A variation on this would be that is not thinking of Medjugorje in particular but is expressing a criterion of evaluation that would still lead to a negative judgment.


6) Is that interpretation of his remarks correct?

It certainly could be.

Both of the variations just mentioned are plausible interpretations of his remarks as reported by Vatican Radio.

On the other hand, in the time that Pope Francis has been in office, it’s been clear that Pope Francis often speaks in an off-the-cuff manner which is sometimes imprecise.

He knows this, and my understanding is that part of the reason that he didn’t want full texts of the fervorinos released is that he’s speaking informally in a language that is not his native Spanish.

He’s not giving formally prepared homilies, and he doesn’t want them read as carefully prepared statements in which we can regard each word as deliberately chosen in advance.

As a result, it’s worth asking the question of whether there might be other ways of understanding what he was trying to say (in this fervorino and in any other).

Often we must look at the big picture of what he was trying to say and not put too much emphasis on particular expressions.


7) Is there another way to interpret his remarks?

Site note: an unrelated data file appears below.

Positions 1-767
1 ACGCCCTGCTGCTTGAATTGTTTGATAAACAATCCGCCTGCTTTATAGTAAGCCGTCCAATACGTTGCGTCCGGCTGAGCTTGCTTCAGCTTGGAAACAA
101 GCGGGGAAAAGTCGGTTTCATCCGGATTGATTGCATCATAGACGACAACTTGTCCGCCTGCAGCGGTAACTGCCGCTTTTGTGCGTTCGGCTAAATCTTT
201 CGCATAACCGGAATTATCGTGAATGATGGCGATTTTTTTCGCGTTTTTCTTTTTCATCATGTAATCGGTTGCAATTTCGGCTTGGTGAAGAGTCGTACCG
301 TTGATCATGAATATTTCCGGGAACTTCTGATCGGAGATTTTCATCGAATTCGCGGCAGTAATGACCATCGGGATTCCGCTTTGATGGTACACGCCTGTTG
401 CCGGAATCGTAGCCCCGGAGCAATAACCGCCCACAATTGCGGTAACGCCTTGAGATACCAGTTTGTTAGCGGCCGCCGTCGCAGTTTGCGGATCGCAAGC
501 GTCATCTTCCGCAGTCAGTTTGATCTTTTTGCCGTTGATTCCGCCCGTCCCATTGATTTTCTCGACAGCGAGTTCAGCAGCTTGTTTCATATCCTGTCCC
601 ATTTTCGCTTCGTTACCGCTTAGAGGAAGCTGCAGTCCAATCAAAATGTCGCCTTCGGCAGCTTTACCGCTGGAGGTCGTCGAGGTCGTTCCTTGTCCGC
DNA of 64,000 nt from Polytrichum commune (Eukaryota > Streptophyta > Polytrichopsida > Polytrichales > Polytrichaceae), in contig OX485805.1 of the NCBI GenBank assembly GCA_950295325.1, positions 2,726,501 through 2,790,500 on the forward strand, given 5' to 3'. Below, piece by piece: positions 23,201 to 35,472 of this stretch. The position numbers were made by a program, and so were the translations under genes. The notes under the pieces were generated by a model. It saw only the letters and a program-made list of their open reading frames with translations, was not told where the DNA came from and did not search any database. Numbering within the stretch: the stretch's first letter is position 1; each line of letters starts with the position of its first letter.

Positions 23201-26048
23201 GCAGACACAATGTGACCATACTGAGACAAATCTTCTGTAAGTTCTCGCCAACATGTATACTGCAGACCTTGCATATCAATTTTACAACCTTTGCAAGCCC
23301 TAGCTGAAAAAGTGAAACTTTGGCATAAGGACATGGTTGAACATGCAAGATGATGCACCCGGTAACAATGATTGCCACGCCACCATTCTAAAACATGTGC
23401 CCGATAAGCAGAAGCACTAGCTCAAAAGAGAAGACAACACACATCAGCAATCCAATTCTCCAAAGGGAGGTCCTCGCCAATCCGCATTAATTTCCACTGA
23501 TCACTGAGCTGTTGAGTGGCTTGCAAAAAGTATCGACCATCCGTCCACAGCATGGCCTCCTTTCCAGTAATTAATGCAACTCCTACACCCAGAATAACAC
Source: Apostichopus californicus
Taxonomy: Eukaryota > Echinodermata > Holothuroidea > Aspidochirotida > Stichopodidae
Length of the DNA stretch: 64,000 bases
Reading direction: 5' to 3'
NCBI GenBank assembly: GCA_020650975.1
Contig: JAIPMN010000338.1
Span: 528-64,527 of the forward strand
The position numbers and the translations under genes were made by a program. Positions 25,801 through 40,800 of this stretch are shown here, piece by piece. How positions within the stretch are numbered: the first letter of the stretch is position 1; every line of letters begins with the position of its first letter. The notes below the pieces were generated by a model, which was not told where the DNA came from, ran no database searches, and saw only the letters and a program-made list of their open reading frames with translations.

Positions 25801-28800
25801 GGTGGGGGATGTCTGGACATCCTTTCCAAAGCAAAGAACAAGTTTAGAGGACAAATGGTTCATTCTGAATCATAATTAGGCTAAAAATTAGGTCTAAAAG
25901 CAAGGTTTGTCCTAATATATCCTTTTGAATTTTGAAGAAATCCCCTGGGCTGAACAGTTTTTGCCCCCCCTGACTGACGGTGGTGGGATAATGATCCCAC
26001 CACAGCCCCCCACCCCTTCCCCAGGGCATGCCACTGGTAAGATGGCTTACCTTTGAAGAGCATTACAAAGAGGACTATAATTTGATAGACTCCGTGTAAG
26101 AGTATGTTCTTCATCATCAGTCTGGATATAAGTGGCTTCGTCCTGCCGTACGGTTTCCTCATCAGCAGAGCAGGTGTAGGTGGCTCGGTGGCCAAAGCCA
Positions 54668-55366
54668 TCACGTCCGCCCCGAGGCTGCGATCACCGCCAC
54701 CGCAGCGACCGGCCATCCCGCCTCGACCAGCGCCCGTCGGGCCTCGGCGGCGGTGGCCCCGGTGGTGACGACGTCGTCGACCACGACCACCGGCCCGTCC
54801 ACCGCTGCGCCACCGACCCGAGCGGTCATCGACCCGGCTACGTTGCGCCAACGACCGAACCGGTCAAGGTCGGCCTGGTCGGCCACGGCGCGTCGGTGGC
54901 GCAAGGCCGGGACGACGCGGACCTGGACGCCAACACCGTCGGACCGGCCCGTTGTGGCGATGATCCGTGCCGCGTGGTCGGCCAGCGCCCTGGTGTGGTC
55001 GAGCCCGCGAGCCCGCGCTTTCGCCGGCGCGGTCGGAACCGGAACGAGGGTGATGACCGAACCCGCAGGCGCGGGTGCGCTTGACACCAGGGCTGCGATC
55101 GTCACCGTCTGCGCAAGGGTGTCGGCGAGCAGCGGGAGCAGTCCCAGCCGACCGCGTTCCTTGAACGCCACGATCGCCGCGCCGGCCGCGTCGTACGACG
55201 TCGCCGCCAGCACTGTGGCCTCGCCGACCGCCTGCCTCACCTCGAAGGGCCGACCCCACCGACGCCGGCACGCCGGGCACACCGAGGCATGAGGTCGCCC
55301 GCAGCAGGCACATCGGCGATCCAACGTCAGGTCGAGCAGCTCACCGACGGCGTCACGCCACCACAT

One could say that the Pope’s larger point—that we should not be excessively curious about the future—is the controlling statement here, and that the denial that Mary sends messages every day is not meant to preclude the idea that she might do so in a particular case.

Indeed, if Mary ever sent messages two or more days in a row then, during that timeframe, she would be sending messages “every day” in that sense.

I imagine that some mystics, somewhere in the history of the Church, have received revelations on consecutive days.

As a parallel, note his statement that:

“Jesus says that the Kingdom of God does not come in a way that attracts attention: it comes by wisdom.”

That should not be read as a statement that there are never private revelations that attract attention. There have been.

Fatima attracted a lot of attention in its own day, and we know that Pope Francis thinks Fatima was a legitimate apparition (in fact, he just entrusted the world to Mary’s care in front of the main statue of Our Lady of Fatima).

So we should be a little careful about reading particular remarks in this fervorino as utterly excluding certain types of apparitions.


8) What else might he have meant by his remark?

Let’s take another look at the relevant paragraph from Vatican Radio:

Curiosity, the Pope continued, impels us to want to feel that the Lord is here or rather there, or leads us to say: “But I know a visionary, who receives letters from Our Lady, messages from Our Lady”. And the Pope commented: “But, look, Our Lady is the Mother of everyone! And she loves all of us. She is not a postmaster, sending messages every day.”

It’s possible to read this as follows:

  • Pope Francis’s main point is against excessive curiosity.